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Tennant's Former Employee Found Not Guilty

March 31, 1990|JULIE CART | TIMES STAFF WRITER

The trial of Gordon Griffith, a former employee of Dr. Forest Tennant, ended Friday in West Covina Municipal Court. A jury found Griffith not guilty on one count of making anonymous phone calls and was unable to come to a verdict on another count of making annoying or threatening calls. Both charges are misdemeanors.

Griffith had worked for Tennant as a liaison between Tennant's wide-ranging drug-testing/drug-education businesses and clients such as the NFL, NASCAR and the Dodgers. Griffith was fired by Tennant and his wife Miriam, who works with Tennant, on June 21, 1988.

The case revolved around a series of phone calls Griffith made to the Tennants' West Covina home on the night he was fired. Griffith admitted to making five calls, which were taped on the Tennants' phone-answering machine.

In the taped phone messages, which were played in court, Griffith demanded money he said the Tennants owed him and said he was going to hire an attorney. Griffith also said he had contacted the media regarding Tennant's handling of some drug tests, which Griffith termed "fraud."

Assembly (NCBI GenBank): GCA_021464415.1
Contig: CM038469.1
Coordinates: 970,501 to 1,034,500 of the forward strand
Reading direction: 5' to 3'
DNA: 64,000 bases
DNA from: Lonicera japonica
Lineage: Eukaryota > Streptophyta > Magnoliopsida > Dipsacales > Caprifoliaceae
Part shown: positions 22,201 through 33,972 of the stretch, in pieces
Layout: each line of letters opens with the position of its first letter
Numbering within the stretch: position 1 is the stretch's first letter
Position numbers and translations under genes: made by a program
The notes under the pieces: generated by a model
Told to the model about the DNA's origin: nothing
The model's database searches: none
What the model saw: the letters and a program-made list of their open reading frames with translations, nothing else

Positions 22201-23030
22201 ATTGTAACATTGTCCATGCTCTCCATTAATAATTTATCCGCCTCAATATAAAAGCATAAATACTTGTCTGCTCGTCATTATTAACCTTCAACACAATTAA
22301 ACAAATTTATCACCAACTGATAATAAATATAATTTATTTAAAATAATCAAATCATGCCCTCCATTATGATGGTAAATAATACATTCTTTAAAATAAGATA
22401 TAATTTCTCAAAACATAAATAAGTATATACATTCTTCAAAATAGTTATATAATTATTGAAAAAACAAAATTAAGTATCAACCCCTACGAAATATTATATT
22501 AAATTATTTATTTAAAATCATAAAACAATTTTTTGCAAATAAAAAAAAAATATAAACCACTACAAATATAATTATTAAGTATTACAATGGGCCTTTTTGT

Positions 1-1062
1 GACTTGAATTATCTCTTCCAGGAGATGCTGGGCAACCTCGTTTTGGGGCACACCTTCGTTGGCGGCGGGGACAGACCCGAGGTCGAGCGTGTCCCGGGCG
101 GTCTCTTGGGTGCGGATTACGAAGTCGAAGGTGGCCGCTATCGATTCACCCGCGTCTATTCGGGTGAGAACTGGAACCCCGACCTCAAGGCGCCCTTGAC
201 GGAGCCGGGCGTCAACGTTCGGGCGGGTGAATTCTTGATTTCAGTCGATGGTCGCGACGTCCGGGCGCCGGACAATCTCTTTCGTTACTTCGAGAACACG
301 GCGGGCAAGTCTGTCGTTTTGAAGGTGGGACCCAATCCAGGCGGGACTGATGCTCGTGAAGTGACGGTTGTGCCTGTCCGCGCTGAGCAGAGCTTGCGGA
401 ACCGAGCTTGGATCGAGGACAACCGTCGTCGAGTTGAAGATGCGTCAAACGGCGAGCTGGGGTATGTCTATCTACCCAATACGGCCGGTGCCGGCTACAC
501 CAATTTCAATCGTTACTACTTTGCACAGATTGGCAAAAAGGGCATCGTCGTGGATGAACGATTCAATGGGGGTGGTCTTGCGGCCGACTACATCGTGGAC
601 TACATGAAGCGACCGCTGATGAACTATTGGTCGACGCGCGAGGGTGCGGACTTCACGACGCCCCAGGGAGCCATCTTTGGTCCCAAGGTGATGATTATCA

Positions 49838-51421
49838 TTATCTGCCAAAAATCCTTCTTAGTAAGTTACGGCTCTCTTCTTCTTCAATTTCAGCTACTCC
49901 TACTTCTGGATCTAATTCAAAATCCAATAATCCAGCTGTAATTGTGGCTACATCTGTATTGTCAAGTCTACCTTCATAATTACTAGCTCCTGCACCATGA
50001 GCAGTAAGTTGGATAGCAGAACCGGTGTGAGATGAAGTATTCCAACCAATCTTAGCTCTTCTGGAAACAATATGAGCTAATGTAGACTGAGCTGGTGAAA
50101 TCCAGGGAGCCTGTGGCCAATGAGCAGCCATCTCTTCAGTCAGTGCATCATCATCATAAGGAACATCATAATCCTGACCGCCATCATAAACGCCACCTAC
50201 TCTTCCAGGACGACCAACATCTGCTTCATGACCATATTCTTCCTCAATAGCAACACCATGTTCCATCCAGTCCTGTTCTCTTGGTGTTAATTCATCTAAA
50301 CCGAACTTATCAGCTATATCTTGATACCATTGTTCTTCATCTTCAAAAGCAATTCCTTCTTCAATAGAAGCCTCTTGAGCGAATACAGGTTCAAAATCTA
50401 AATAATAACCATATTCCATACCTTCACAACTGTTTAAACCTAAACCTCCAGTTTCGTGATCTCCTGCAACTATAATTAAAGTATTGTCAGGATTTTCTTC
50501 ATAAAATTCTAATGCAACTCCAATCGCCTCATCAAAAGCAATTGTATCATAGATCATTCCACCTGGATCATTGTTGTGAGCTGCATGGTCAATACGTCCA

Deputy District Attorney Leonard Torrealba argued that Griffith made four additional calls that night. Tennant testified that after he and his wife had returned home from dinner, Griffith called again, and this time Tennant answered. Tennant said Griffith was "not coherent" and threatened to kill him the next day.

Tennant testified that he had received three more calls and that on each, the caller hung up without identifying himself. Tennant said he then called police.

The jury, which deliberated for nearly three hours Friday, was unable to reach a verdict on the first count, of making phone calls with the intent to annoy or threaten. Torrealba said the jury was hung with eight in favor of a guilty verdict and four in favor of not guilty. On this charge Judge Fred A. Felix declared a mistrial, which means the case cannot be retried.

The often-lively trial required more than three days of testimony. Tennant portrayed Griffith as a disgruntled former employee with a shady background. Griffith made several attempts to discredit the drug-testing practices of Tennant.

Griffith has been a source for several news organizations regarding drug use among professional athletes. He revealed during his testimony that he was paid $25,000 by Sports Illustrated magazine for information in its recent article about drug testing in the NFL.

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